The recovery is far from rapid, but even still there’s evidence of a CEO shuffle.In January, 96 CEO changes were announced by U.S.-based companies, according to the latest CEO turnover report released by outplacement firm Challenge, grey & Christmas.
While down 9 per cent from 107 in December, it is eight per cent higher than the same month a year ago, when 89 CEO departures were announced.
“We could see more changes like this as the economy continues to pull out of recession. Despite evidence that stability at the top is a key element to long-term success, many companies feel that certain CEOs are better suited for holding the ship steady through rough waters, while others are better for expansion,” said John Challenger, CEO of Challenger, grey & Christmas in a prepared statement.
In fact, Stephen Miles, vice chairman of executive recruiting firm Heidrick & Struggles,and head of the firm’s Leadership Advisory Services says, “As companies moves from a survival mentality to focus on growth and longer-term investment, many are finding that they need to revaluate their CEO. The new reality of post-crisis leadership driven by a greater understanding of risk and the interconnectedness of the global economy – requires an evolving set of schools.
“Boards of directors are demanding that their CEO possess particular qualities to help lead their companies into the new era. Companies are willing to make a bold change at the top, even if it means having to go to the external market and search for a new chief executive. We anticipate this change will continue through 2011 and 2012, unless there is another catastrophic event to send companies back into survival mode,” said Miles.
What is it that boards most want to see in today’s CEO? Here are just a few of Miles’ thoughts.
Ability to stand up to a “stress test”. Just as financial institutions were stress tested to show the strength of their balance sheets, leaders also need to be stress tested. How has the CEO candidate held up under sudden pressure? What serious challenges –bankruptcy, regulatory action, etc. has the potential CEO had to work through in his career? These types of events typically reveal character and capabilities. “Many CEOs who thrive during long bull markets are not up to meet real challenges, while others rise to the occasion,” said Miles. Boards are looking to bet on leaders who have been tested and have demonstrated that they can thrive and even flourish when the chips are down.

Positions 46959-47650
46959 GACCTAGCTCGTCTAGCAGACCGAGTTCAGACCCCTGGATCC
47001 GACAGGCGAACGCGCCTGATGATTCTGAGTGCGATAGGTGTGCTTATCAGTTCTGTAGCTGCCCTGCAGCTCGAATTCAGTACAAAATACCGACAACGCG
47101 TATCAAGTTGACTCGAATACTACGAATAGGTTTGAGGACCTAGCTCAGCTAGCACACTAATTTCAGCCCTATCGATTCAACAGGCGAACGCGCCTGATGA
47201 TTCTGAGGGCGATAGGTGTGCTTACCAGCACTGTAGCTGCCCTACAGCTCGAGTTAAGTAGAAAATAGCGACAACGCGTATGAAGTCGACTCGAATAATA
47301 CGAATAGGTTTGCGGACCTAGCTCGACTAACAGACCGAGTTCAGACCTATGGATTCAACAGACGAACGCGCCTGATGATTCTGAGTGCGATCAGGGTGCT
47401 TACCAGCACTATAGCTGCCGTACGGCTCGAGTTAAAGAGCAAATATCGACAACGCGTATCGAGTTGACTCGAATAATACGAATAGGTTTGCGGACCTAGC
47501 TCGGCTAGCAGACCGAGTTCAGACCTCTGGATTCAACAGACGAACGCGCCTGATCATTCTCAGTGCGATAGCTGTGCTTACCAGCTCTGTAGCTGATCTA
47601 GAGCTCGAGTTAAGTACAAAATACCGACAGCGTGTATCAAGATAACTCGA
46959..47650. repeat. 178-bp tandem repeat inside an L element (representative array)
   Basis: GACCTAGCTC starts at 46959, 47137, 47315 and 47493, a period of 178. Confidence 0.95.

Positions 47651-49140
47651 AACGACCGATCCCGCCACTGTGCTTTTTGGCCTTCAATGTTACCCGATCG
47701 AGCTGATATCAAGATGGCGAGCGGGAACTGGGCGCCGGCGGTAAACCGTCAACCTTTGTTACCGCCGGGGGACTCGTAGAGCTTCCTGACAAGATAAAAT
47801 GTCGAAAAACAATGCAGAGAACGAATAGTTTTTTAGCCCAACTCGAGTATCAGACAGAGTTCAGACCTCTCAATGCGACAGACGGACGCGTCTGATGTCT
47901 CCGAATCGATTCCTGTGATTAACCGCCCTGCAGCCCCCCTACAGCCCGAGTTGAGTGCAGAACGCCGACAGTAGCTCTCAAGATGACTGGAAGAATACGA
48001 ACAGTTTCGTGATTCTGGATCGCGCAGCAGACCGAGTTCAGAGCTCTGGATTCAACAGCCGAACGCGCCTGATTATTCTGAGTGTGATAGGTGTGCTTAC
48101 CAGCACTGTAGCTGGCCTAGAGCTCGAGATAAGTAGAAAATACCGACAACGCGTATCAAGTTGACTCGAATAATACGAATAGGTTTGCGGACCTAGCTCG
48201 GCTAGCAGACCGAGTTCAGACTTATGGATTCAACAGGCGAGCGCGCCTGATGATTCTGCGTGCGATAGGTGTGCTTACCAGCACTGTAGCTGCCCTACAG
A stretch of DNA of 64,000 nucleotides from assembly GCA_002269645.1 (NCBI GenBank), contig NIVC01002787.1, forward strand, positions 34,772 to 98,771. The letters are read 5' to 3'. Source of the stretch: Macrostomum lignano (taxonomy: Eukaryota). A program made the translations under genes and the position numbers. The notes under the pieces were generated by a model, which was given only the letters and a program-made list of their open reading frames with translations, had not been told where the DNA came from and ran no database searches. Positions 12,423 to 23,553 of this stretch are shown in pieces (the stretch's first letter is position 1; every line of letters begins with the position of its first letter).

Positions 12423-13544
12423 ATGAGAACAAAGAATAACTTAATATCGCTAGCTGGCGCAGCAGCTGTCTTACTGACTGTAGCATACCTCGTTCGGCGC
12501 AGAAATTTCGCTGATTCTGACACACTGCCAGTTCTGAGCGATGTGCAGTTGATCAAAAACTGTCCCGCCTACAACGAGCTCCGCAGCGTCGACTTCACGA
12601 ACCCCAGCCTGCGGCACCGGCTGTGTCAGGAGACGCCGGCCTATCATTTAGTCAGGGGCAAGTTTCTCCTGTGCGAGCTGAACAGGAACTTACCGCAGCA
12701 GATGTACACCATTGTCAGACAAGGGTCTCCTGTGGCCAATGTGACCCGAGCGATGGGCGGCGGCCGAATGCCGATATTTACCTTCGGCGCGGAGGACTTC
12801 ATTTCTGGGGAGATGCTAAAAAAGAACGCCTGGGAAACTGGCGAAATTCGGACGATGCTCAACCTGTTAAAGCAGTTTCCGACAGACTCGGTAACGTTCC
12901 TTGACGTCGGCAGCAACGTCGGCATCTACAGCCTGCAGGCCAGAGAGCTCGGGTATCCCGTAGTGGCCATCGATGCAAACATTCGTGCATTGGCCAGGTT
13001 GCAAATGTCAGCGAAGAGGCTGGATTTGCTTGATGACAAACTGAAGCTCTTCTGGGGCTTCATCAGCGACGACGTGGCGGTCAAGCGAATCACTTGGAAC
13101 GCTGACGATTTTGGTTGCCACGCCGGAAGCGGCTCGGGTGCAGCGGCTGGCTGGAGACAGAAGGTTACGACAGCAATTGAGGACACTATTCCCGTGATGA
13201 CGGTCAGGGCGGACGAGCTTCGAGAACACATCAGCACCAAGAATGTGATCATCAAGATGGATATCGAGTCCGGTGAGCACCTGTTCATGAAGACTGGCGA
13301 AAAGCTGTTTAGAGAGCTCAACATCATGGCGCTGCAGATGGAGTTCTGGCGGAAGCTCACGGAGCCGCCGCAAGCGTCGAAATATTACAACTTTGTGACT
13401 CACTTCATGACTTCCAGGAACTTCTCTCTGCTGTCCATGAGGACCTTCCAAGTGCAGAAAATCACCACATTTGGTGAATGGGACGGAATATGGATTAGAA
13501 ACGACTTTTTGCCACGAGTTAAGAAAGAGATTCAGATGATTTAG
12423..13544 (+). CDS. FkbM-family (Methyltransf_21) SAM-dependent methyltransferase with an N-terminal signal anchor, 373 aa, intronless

Possessing a keen “risk radar.” “The leader must be able to get the whiff of smoke before it is a forest fire. CEOs today need to use Socratic leadership to ask questions and test people and the organisation,” said Miles. They must have the acumen and sense to know when something seemingly innocuous actually can carry catastrophic risk for the company.
Being immersed in the global geopolitical system. “It is no longer satisfactory to ‘grow up’ in a single company and single industry, and nor can CEOs delegate the delicate task of managing their company’s governmental relations. Boards are looking for leaders who are connected to a much broader ecosystem that includes government leaders, regulators from around the world, special interest groups, activist shareholders, and peers across industries. CEOs must work across company lines, across industries, and across cultures in order to represent their company in a meaningful way.”
Having a purpose. “The simple yet powerful notion of ‘the profit motive’ is not good enough anymore. People are sick of the corporation-as-parasite extracting value from whatever it touches. CEOs need to think about symbiotic relationships that still allow them to run profitable and sustainable corporations that also have a broader purpose for all of their shareholders.”
Lastly, said Miles, “The CEO that is needed today is much bigger than an operations or finance master. A re-thinking of globalism, technology, and customers – as well as an acute consciousness of how stress and risk can affect corporate viability – is driving real changes in what it take to thrive as a corporate chief.”
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